Contrastive learning is a type of artificial intelligence (AI) algorithm in which sequential decisions place each data point into a group according to what it is or what it is not. “It may seem like magic,” said Byrne, “but the algorithm uses no more information than what is already there in the data. Machine learning is all about finding which bits of data are useful.”

Byrne’s decision to not rely on human visual interpretation led him to consider an unsupervised AI process, meaning the algorithm itself drives the learning process rather than a human.

Supervised machine learning algorithms are based on a so-called ground-level truth, defined by a human programmer. For example, the process might start with a description of a cat and move through decisions such as “This is/is not an image of a cat. This is/is not an image of a black cat.”

In contrast, unsupervised algorithms do not rely on that initial, human-specified definition as the basis for its decisions. Instead, the algorithm sorts each data point according to similarities to the other data points in the set. Here, the algorithm would find similarities among images of multiple animals and would group them as cat, dog, giraffe, penguin, etc.

Beginning with Byrne’s 7,438 objects, the unsupervised algorithm sorted the objects into groups. Embracing a geographical analogy, the team referred to the groupings of data as an archipelago. (The term does not imply any proximity in space between objects. It is their characteristics that group them “close” together, not their positions in the sky.)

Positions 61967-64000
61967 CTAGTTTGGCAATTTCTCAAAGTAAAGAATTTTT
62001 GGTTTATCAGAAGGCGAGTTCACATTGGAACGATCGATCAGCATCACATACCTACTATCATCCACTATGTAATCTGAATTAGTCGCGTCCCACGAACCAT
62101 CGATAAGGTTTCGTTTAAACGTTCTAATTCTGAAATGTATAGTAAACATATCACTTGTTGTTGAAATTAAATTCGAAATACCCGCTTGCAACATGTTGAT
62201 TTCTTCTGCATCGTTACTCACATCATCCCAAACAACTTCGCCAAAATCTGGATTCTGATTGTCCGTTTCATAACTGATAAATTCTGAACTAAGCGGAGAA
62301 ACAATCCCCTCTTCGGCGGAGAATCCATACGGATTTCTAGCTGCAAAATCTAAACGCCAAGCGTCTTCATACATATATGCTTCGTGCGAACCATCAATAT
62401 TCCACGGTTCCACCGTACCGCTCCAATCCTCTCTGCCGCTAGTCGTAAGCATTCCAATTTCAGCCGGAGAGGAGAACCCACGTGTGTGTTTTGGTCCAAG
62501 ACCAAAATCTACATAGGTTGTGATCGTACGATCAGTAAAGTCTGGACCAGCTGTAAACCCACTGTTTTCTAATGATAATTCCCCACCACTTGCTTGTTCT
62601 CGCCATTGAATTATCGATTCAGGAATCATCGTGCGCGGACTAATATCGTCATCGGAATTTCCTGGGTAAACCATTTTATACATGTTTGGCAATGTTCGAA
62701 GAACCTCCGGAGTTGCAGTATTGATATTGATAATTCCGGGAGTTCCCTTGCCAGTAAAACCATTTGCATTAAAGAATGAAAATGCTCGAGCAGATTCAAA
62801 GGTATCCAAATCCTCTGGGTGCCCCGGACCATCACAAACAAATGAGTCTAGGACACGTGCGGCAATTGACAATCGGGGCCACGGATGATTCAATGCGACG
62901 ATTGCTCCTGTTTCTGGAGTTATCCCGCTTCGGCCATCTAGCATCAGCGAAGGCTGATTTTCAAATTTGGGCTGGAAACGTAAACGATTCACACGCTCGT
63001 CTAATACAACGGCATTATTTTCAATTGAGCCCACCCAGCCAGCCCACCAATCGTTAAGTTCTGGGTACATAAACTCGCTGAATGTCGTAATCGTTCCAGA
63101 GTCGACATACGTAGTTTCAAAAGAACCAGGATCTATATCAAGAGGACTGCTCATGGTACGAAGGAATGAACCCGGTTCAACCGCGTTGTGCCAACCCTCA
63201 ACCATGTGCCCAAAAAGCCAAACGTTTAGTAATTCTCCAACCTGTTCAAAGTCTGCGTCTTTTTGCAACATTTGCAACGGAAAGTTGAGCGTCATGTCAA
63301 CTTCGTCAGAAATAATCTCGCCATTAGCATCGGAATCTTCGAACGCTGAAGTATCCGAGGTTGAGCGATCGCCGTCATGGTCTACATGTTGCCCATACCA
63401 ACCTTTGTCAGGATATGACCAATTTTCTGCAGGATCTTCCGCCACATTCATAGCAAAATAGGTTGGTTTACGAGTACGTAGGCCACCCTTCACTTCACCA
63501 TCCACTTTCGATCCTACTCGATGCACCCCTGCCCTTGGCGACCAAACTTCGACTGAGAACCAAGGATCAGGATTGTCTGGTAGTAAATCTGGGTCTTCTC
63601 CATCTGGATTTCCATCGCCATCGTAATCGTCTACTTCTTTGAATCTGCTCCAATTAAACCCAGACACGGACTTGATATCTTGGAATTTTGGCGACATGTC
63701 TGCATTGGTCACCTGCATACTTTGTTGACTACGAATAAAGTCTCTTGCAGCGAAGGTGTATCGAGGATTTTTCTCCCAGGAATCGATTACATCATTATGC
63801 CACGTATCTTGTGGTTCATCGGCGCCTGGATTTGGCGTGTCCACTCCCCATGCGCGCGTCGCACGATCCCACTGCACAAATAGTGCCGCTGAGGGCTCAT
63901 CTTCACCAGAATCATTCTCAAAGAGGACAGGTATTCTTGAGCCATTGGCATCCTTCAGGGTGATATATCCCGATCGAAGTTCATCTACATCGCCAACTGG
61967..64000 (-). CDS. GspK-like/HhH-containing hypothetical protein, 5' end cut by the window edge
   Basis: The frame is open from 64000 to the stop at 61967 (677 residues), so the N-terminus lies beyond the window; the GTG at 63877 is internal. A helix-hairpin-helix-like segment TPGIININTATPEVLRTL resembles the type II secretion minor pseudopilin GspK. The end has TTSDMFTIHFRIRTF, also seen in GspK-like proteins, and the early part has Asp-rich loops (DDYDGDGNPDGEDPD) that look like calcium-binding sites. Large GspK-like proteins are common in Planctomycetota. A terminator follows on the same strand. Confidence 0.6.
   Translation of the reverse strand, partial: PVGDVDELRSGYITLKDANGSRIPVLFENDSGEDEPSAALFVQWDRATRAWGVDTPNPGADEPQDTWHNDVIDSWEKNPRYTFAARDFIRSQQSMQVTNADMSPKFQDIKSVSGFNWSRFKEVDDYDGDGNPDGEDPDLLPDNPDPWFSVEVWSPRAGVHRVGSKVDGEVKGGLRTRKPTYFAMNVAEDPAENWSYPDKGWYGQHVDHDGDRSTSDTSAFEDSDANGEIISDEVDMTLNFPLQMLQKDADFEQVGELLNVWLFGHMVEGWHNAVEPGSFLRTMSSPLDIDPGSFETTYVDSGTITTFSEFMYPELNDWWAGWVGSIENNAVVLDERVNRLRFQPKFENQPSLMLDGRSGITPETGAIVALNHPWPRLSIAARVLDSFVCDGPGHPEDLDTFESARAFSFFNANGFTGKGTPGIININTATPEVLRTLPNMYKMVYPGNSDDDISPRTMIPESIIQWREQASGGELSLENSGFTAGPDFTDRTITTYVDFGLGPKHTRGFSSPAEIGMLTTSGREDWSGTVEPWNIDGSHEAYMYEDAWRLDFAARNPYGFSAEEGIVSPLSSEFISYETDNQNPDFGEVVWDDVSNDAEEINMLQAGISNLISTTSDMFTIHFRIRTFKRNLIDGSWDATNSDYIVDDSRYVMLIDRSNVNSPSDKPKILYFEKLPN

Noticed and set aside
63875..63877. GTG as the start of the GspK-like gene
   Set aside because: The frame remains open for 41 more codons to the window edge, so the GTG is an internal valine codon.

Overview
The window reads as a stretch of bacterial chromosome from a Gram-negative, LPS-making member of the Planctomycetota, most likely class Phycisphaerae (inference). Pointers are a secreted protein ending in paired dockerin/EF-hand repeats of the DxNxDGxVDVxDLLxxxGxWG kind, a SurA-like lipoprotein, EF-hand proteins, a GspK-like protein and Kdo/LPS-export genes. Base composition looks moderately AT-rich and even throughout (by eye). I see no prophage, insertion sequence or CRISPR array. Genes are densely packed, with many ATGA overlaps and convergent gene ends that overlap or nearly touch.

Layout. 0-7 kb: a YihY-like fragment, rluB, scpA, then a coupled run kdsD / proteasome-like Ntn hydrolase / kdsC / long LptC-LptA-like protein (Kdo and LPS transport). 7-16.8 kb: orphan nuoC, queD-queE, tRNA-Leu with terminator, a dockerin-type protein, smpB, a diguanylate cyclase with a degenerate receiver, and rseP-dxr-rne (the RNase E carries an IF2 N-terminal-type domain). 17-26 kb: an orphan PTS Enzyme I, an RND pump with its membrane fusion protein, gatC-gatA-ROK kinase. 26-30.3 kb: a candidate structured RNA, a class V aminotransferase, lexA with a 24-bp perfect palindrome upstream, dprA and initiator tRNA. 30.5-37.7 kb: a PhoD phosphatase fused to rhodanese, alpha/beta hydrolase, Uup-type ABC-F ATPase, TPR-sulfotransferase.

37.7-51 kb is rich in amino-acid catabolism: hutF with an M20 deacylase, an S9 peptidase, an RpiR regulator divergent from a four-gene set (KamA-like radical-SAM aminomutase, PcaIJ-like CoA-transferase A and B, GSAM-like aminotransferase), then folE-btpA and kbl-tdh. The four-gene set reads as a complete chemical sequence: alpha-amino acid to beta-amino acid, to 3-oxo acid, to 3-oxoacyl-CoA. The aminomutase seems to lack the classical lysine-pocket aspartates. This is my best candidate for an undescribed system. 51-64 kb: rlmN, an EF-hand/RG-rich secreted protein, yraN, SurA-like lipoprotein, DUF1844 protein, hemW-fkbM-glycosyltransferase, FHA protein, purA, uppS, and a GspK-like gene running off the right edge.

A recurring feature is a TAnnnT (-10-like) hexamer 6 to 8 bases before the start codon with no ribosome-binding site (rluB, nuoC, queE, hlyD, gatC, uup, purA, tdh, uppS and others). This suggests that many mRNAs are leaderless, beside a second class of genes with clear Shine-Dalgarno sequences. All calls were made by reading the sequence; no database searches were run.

Within this archipelago, a small “island” subset of objects were grouped together as possible quasar candidates. Among those candidates, four stood out like gems in a pile of pebbles.

Using archival data from the Gemini South telescope, one half of the International Gemini Observatory, which is operated by NSF NOIRLab, Byrne confirmed that 3 of the 4 candidates on “quasar island” are indeed high-redshift quasars. And one of those is very likely to be the cosmic bounty that Byrne was hoping to find—a gravitationally lensed high-redshift quasar. The team is now planning follow-up imaging to confirm the lensed nature of the quasar.

“If confirmed, the discovery of one lensed quasar in a sample of four targets would be a remarkably high success rate! And if this search had been conducted using standard search methods, it’s likely this gem would have remained hidden.”

Byrne’s work serves as a clever example of how AI might aid astronomers as they search through increasingly larger treasure chests of data. Massive influxes of astronomical data are expected in the coming years with the Dark Energy Spectroscopic Instrument’s ongoing five-year survey, as well as the upcoming Legacy Survey and Space and Time, which will be conducted by Vera C. Rubin Observatory beginning in 2025.

More information:
Xander Byrne et al, Quasar Island – three new z ∼ 6 quasars, including a lensed candidate, identified with contrastive learning, Monthly Notices of the Royal Astronomical Society (2024). DOI: 10.1093/mnras/stae902

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Astronomers apply machine learning techniques to find early-universe quasars in an ocean of data (2024, July 11)